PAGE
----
Lung cells transplanted to irradiated recipients generate lymphohematopoietic progeny

Shinji Abe, Gina Lauby, Craig Boyer, Lidia Manouilova, Stephen I. Rennard, J. Graham Sharp

Research output: Contribution to journalArticlepeer-review

17 Scopus citations

Abstract

Bone marrow (stem) cells can differentiate into cells in multiple tissues, including lung. Conversely, there are reports that cells of nonhematopoietic tissues (brain, muscle) can give rise to lymphohematopoietic cells. Here we show that the lung contains cells capable of giving rise to lymphohematopoietic cells when transplanted to irradiated recipients. Whole lung cell suspensions, lung side population (SP) cells, and CD45+/- lung cells obtained from male transgenic enhanced green fluorescent protein-expressing mice were transplanted intravenously to total body irradiated female mke. Green fluorescent cells were recovered from the circulation and phenotyped for their expression of lymphohematopoietic markers (CD3, CD4, CD8, B220, Gr-1, and Mac-1). Lung SP cells were composed of heterogeneous populations and had less ability to give rise to lymphohematopoietic cells than did bone marrow SP cells. Furthermore, the ability of cells from the lung of aged mice to generate lymphohematopoietic progeny was equivalent to that of cells from young mice. Cells from lung with radioprotective and lymphohematopoietic reconstituting abilities were CD45+, CD45+ cells in the lung cells have lymphohematopoietic stem/progenitor cell characteristics, and this has implications for cell or gene therapy applications.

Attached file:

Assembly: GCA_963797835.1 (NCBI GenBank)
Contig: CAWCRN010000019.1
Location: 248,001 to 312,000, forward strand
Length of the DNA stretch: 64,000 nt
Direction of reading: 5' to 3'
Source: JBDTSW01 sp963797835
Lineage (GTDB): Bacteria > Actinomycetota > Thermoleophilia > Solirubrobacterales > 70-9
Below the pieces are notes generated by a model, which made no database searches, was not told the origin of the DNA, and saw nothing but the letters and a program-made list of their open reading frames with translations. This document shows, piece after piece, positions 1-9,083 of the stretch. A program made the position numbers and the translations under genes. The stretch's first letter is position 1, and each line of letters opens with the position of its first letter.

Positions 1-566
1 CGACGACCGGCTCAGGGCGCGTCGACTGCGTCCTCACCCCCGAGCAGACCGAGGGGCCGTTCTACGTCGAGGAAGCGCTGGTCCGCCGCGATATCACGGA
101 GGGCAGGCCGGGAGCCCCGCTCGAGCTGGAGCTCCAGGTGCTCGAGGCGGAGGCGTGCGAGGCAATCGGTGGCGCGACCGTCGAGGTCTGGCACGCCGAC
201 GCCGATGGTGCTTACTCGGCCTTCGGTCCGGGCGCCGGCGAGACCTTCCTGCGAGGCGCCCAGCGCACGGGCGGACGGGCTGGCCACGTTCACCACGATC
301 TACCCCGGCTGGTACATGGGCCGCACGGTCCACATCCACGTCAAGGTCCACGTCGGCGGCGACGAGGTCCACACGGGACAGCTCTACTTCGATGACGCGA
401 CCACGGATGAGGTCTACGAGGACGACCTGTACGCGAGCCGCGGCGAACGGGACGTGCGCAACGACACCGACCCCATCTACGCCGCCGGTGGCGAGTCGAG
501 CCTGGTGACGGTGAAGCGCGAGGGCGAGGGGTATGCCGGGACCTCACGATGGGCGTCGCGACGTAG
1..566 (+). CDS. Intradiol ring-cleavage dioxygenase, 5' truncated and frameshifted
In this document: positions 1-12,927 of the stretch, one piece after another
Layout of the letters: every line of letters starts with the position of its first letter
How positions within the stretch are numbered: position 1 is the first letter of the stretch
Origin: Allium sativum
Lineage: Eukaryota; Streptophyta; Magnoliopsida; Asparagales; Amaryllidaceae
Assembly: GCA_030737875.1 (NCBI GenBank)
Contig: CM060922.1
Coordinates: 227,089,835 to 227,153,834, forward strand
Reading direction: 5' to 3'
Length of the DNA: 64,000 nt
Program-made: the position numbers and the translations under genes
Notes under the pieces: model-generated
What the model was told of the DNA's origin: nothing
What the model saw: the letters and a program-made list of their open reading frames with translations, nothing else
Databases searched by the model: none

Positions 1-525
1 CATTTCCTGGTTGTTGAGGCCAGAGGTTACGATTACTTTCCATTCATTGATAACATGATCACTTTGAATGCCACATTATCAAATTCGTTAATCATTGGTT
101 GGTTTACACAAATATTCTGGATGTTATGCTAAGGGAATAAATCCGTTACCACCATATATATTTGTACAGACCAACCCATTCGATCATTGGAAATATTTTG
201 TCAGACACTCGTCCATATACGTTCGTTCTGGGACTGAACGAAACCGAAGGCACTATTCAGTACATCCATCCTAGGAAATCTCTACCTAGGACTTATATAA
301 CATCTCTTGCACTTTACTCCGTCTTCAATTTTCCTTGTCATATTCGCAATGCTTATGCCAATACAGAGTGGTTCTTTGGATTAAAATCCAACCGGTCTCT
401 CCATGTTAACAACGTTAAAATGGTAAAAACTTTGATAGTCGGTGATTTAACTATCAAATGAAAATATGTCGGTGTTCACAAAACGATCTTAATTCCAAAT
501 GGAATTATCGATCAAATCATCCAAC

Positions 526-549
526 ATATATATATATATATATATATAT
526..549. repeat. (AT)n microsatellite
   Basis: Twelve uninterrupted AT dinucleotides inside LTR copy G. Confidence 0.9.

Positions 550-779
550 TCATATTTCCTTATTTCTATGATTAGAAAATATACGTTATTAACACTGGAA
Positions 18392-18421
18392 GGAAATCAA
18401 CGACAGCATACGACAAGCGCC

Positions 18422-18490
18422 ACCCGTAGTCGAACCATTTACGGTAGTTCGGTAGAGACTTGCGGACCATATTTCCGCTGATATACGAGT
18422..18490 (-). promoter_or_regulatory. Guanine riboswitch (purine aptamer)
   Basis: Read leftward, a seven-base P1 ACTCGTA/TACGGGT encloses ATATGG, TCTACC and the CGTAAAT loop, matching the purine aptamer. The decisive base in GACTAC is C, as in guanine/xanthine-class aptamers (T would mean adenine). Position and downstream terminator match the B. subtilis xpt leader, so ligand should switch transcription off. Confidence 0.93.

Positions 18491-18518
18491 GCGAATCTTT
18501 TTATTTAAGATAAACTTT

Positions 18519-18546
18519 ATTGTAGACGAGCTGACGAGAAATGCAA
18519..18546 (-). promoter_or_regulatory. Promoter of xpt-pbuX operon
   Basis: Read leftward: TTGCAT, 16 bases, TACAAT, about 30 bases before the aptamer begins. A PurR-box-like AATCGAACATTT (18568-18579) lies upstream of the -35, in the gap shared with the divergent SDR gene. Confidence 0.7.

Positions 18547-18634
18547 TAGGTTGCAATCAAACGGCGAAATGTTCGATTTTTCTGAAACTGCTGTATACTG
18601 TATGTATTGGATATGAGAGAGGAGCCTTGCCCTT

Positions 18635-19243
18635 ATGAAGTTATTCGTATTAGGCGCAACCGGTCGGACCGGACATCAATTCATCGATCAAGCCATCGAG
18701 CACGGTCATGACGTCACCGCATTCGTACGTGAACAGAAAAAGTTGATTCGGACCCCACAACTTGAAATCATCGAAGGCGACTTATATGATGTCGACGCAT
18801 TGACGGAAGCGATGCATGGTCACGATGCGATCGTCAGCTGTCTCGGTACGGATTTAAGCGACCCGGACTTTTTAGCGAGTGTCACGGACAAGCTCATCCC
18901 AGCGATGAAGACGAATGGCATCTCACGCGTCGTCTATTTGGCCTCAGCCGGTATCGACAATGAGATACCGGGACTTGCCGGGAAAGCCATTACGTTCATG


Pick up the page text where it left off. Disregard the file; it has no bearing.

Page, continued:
Original languageEnglish (US)
Pages (from-to)491-499
Number of pages9
JournalAmerican journal of respiratory cell and molecular biology
Volume30
Issue number4
DOIs
StatePublished - Apr 2004

ASJC Scopus subject areas

  • Molecular Biology
  • Pulmonary and Respiratory Medicine
  • Clinical Biochemistry
  • Cell Biology

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